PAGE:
Historic Antarctic Cabin Finds New Home


"A historic cabin that's been to Antarctica and back, and survived numerous earthquakes atop a crumbling Christchurch cliff, has been moved to a new, more stable, resting place.

The cabin, linked to Captain Robert Falcon Scott's fatal Antarctic expedition of 1910-1912, has been looked after for the past 40 years by the Crichton family, who have now vested it with the Department of Conservation (DOC).

The building started out as a meteorological hut, taken to the Antarctic on board the Terra Nova for Capt Scott in 1911.

It was brought back to Lyttelton in 1912, still in its wrapping, and erected on Clifton Hill, above Sumner, in the garden of the expedition agent Sir Joseph Kinsey.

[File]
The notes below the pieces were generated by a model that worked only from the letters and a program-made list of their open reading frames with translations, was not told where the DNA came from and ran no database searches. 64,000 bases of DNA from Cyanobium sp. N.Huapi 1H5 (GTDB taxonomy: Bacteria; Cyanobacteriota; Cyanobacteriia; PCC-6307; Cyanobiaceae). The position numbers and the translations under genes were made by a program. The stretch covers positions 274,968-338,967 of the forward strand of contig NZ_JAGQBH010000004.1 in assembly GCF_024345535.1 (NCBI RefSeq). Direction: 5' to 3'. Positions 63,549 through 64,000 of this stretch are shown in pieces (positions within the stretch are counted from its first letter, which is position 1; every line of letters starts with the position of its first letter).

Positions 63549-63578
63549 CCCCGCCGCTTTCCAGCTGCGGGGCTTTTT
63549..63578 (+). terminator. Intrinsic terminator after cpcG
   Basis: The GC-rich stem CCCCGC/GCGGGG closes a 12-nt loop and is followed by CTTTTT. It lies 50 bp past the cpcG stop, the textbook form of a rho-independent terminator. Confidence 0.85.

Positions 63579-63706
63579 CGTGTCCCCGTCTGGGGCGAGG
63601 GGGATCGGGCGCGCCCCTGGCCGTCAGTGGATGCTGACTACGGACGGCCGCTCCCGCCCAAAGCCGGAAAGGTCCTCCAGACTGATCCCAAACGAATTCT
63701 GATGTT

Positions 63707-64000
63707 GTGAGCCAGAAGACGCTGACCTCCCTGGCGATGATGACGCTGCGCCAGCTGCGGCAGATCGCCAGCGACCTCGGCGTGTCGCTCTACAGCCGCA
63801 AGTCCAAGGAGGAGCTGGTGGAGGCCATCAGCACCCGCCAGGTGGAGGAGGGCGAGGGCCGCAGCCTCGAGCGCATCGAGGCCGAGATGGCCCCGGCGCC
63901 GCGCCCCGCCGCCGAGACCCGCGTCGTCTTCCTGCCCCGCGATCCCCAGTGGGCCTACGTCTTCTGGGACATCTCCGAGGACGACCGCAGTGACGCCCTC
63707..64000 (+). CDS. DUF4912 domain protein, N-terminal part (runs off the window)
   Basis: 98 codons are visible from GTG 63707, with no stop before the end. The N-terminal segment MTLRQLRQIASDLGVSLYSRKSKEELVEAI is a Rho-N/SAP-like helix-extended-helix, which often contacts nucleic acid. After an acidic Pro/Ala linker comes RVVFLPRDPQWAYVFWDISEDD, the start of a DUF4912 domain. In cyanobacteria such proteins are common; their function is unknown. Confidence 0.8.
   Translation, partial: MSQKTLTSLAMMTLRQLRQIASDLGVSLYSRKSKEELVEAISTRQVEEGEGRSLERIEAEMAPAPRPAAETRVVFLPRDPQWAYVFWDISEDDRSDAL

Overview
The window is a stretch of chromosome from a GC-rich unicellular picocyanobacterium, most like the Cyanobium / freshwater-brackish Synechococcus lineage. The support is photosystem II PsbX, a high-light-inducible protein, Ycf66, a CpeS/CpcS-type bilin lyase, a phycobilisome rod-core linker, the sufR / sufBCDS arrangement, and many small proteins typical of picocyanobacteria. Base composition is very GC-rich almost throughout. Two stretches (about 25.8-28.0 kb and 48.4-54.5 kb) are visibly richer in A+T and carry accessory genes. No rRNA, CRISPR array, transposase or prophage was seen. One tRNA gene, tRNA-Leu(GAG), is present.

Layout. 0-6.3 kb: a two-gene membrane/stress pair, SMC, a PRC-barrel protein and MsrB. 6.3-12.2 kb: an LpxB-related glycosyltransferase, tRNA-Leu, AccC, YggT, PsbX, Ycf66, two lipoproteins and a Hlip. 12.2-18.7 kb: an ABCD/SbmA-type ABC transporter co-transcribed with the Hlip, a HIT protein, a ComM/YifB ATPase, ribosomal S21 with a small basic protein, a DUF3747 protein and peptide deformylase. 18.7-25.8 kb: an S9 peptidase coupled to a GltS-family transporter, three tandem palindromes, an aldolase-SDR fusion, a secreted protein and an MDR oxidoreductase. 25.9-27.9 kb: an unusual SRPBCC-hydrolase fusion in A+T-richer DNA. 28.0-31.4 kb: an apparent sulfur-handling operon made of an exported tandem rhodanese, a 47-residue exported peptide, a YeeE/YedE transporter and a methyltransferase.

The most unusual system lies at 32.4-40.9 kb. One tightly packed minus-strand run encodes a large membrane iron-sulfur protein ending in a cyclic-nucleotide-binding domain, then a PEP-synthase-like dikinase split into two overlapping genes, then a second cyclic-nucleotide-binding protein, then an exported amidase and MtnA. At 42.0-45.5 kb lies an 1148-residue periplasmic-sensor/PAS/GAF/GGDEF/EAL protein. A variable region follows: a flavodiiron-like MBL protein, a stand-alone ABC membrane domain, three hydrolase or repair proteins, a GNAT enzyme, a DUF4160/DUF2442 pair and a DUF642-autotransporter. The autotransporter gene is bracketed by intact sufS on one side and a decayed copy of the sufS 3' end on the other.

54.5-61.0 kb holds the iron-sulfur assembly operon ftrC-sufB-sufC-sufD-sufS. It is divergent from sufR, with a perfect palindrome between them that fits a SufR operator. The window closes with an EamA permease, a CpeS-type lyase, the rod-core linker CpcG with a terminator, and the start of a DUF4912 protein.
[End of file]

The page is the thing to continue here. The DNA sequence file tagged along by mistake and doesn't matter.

It then became home to the wife of Capt Scott's right-hand man Edward Wilson, Oriana Wilson, for a year until she received the news of his death in February 1913.

Conservation Minister Nick Smith says the cabin was removed from Clifton Hill and trucked by DOC to public conservation land on Godley Head on Wednesday.

"If those cabin walls could talk it could tell many a tale of Antarctic exploration and adventure as well as provide insight into the life of a woman who waited in vain for her husband's return from Scott's expedition," Dr Smith said.

"For a building to have travelled so far and survived so much, it would have been a tragedy to have left it to be demolished."

The cabin will be restored and opened to the public."

Story on the historic hut and its links to Antarctica care of MSN News -27 February

Category: Antarctica
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